Archive for January, 2012

The Eminem case - are iTunes downloads “sales” or “licenses”?

Perhaps we can shed some light on the discussion over the Eminem case.  [F.B.T. Productions v Aftermath Records 2011]

The fact is that the case, as with all Court cases, is decided on its facts, and the applicable law.

The law (in this case, US) states that giving someone permission to do something with your master recording, whilst retaining the rights within it, for periodic payments - based on use - is a “licence”.

That is precisely what Aftermath did (Eminem’s label), when it LICENSED use of its master recordings (yes, it owns them, not Eminem) to iTunes.  It did not, in any way “sell” the master recordings to iTunes.

In Eminem’s case, “licence” royalties were paid by Aftermath at 50% (whereas sales were paid at 12%).   Thus the iTunes royalty should have been paid to F.B.T at 50%.  That is what this case was about.

It has, however, subsequently been argued that iTunes does not  SELL permanent downloads to consumers, but rather that the downloads are SALES of “licenses”.  Certainly, that is New Media Law’s view.  Either way, that element is between iTunes and the individual consumer and in the Eminem case neither Eminem nor Aftermath were  a party to that license or sale.  Thus they have no involvement with it, so it was not examined in the case.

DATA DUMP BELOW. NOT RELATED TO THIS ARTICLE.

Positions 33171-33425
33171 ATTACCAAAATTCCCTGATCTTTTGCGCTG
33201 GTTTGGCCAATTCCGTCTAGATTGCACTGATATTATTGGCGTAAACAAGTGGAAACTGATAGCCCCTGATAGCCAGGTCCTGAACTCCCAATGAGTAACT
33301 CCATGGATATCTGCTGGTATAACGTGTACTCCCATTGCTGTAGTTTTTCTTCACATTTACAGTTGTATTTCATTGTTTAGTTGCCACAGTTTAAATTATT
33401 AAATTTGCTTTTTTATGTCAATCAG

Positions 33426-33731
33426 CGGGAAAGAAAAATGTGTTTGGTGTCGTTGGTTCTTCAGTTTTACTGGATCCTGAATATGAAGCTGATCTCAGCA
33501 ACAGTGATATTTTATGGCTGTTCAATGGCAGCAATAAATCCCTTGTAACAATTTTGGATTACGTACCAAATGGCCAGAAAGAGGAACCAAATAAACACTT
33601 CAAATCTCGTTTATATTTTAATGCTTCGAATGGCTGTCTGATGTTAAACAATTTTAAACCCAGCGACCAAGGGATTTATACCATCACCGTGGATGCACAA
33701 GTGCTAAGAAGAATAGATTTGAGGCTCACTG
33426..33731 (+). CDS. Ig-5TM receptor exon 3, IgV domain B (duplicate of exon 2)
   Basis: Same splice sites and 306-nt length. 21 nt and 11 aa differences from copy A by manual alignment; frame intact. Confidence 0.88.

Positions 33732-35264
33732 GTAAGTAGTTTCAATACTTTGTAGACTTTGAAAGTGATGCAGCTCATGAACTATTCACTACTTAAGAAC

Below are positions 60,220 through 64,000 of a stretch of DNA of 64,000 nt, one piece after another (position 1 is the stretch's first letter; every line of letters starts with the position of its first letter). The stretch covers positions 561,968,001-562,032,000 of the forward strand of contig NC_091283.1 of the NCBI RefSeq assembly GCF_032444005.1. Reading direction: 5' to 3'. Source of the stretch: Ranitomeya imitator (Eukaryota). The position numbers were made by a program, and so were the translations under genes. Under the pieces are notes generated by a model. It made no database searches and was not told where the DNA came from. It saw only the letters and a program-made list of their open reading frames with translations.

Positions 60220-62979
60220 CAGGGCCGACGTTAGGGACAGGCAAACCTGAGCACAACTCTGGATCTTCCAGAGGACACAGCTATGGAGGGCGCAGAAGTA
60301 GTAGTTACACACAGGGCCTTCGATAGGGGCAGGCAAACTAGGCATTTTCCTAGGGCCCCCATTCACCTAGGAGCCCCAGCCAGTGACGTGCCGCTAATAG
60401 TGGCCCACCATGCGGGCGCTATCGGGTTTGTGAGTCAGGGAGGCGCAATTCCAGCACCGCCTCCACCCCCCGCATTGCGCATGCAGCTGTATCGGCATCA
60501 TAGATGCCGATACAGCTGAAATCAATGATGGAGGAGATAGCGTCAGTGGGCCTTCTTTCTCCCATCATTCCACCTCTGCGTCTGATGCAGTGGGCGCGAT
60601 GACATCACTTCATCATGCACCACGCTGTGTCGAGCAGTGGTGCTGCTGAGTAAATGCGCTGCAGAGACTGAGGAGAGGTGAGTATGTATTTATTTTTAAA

It should be noted, however, that there is no “periodic” payment made to iTunes (by the consumer) based on use (which the Court included as evidence of what differentiates a “licence” from a “sale” in Eminem) - rather, each download was permanent, for a one time payment.  What is certain, from this case, is that iTunes used its LICENCE from Aftermath to create a copy of the master recording for the download consumer each time, and paid a royalty to Aftermath based on each download, but that is all.

As yet, based on its restricted view, this case has not brought about the radical rethink of the entire music business payment structure for digital products that some people have expected it to, but seems at present to be a restricted  decision based on the specific language of one contract (between F.B.T and Aftermath).

Of course, some artists (notably those who signed contracts prior to 2003, when iTunes launched) will have similar language in their contracts as that found in Eminem, and will likely be entitled to a much higher digital royalty as a result, but others may not yet be so lucky…..

That said, it is our view that iTunes is licensing music (by “selling” licenses to use the tracks to consumers), so anyone that has signed a record deal [especially prior to 2003, when iTunes started] that does not specifically deal with digital “sales” should examine the specifics of their royalty clauses ASAP.

For further information, or to set up an appointment for a consultation on this area, please contact Ian Penman:

ian.penman@newmedialaw.biz

+44 20 7291 1670

Full text of the F.B.T v Aftermath decision can be viewed here: http://www.ca9.uscourts.gov/datastore/opinions/2010/09/03/09-55817.pdf

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